‘Tis the season to be about pruning. As an avid gardener with multiple fruit trees in my yard, I find myself thinking a great deal about pruning this time of year.
Gardeners know that each type of fruit tree requires a specific type of pruning. Peach trees, for example, should look like an upside-down umbrella when pruning is finished. Apple trees, however, require a central leader that takes precedence over all competing branches. The result is a pyramid shape that requires annual renewal.
The first year of an apple tree’s life, one must identify the central leader and ruthlessly prune back all challengers. That central leader becomes the main trunk of the tree. It must always be the tallest part of the tree, and each year it is necessary to eliminate rivals that shoot up and challenge the central leader for supremacy.
I visit and talk with many churches that could learn this lesson from the apple tree. There can only be one central leader, and all rivals must be subservient to it. Pruning an apple tree means eliminating perfectly good sprouts that seem intent on challenging the central leader.
Now, before the ministers in the crowd are tempted to think I am talking about everyone giving way to their leadership, I need to clarify. A strong and healthy local church must be crystal-clear about its ultimate reason for existing. That is their central leader. The central leader is not a person, but a reason for being.
The mission and vision of a local church must be held in higher esteem than any of a thousand good ideas that come calling or winsome personalities with their pet causes. In fact, pruning is sometimes called for so that rival visions and agendas do not challenge the ultimate mission of a congregation.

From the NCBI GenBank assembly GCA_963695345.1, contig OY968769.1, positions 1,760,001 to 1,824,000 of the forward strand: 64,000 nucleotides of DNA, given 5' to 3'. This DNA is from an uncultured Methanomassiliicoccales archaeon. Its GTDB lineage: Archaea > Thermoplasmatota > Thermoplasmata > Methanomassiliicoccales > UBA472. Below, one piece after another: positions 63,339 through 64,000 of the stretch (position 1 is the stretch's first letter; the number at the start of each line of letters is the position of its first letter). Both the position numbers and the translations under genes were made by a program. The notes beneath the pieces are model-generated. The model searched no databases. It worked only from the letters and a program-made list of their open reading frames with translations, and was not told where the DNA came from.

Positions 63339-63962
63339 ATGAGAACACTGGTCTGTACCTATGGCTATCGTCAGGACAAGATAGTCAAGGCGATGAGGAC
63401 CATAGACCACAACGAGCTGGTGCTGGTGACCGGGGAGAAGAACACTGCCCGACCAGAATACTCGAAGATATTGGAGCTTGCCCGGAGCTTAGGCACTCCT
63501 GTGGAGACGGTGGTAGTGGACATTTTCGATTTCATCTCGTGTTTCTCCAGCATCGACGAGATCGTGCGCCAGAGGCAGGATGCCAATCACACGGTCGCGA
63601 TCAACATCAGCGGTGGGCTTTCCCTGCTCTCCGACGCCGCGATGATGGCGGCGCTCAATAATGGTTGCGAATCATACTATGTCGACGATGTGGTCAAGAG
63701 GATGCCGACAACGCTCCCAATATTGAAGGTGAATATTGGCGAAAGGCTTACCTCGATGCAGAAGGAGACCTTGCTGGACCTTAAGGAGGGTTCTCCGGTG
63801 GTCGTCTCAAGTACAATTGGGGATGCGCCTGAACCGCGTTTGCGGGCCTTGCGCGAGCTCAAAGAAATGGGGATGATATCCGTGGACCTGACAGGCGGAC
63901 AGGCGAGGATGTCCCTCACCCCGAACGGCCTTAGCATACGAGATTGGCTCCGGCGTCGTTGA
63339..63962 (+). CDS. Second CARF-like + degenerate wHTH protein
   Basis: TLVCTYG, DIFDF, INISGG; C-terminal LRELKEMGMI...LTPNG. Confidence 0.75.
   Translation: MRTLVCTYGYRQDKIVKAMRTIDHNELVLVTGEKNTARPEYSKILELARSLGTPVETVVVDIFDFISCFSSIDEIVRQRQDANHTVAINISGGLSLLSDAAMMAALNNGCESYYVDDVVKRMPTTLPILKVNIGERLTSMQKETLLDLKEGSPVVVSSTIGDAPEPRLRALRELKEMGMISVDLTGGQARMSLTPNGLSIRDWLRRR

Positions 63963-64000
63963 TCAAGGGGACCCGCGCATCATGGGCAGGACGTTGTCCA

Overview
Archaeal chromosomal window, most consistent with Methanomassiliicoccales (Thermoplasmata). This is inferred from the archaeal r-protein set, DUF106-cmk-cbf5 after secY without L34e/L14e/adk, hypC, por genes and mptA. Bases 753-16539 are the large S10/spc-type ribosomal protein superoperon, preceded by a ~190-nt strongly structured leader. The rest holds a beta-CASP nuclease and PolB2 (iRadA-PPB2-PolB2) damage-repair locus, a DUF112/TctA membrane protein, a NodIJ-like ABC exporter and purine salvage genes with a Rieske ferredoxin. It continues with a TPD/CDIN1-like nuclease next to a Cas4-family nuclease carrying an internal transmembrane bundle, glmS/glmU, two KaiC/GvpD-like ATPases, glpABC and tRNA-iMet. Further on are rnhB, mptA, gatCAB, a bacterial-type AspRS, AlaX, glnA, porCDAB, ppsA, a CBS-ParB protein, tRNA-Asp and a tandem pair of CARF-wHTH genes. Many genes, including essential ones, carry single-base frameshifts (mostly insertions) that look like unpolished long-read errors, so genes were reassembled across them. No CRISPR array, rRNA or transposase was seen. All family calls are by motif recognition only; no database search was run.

That mission, the kingdom of God coming here on earth as it is in heaven, was explicitly taught by Jesus and spelled out in the pages of the New Testament. Every congregation would do well to spend time learning and articulating its distinctive understanding of what it means to make Jesus’ mission its mission.
A friend recently shared with me this remarkable quote from Craig Van Gelder: “It is not the church of God that has a mission in this world, but the God of mission that has a church in the world … . God is on the move and the church is always catching up with Him. We join His mission …”
Have you stopped to ask if you are living out his mission? Far too often we substitute programs for mission. We can even confuse missions with mission. Numerous churches fall for the idea that methods are supreme. They wear themselves out chasing ministry fads. The burning question for a church is not what style of music to sing or architecture to build or what age of a pastor to call. Our ultimate question is whether we will make God’s mission our mission.
When it comes to life in a congregation in the 21st century, the good is often the enemy of the best. Well-intentioned ideas crowd out our organizing center. Jesus was unrelenting about this dilemma: “Seek first the kingdom of God and his righteousness, and all these other things will be added to you.” The Kingdom was the central leader in his life, and his church is invited to follow suit.
Some days when I am pruning a fruit tree and look down to see all the branches that have been discarded in the process, I am tempted to doubt the wisdom of pruning. Can’t I let them all live and thus have more fruit? It is not to be. There can only be one central leader. There can only be one compelling central mission. Everything else must give way for the tree to bear fruit as God intended.
Bill Wilson is president of the Center for Congregational Health in Winston-Salem, N.C.
Bill Wilson is president of the Center for Healthy Churches (CHC) housed at Belmont University in Nashville, Tennessee.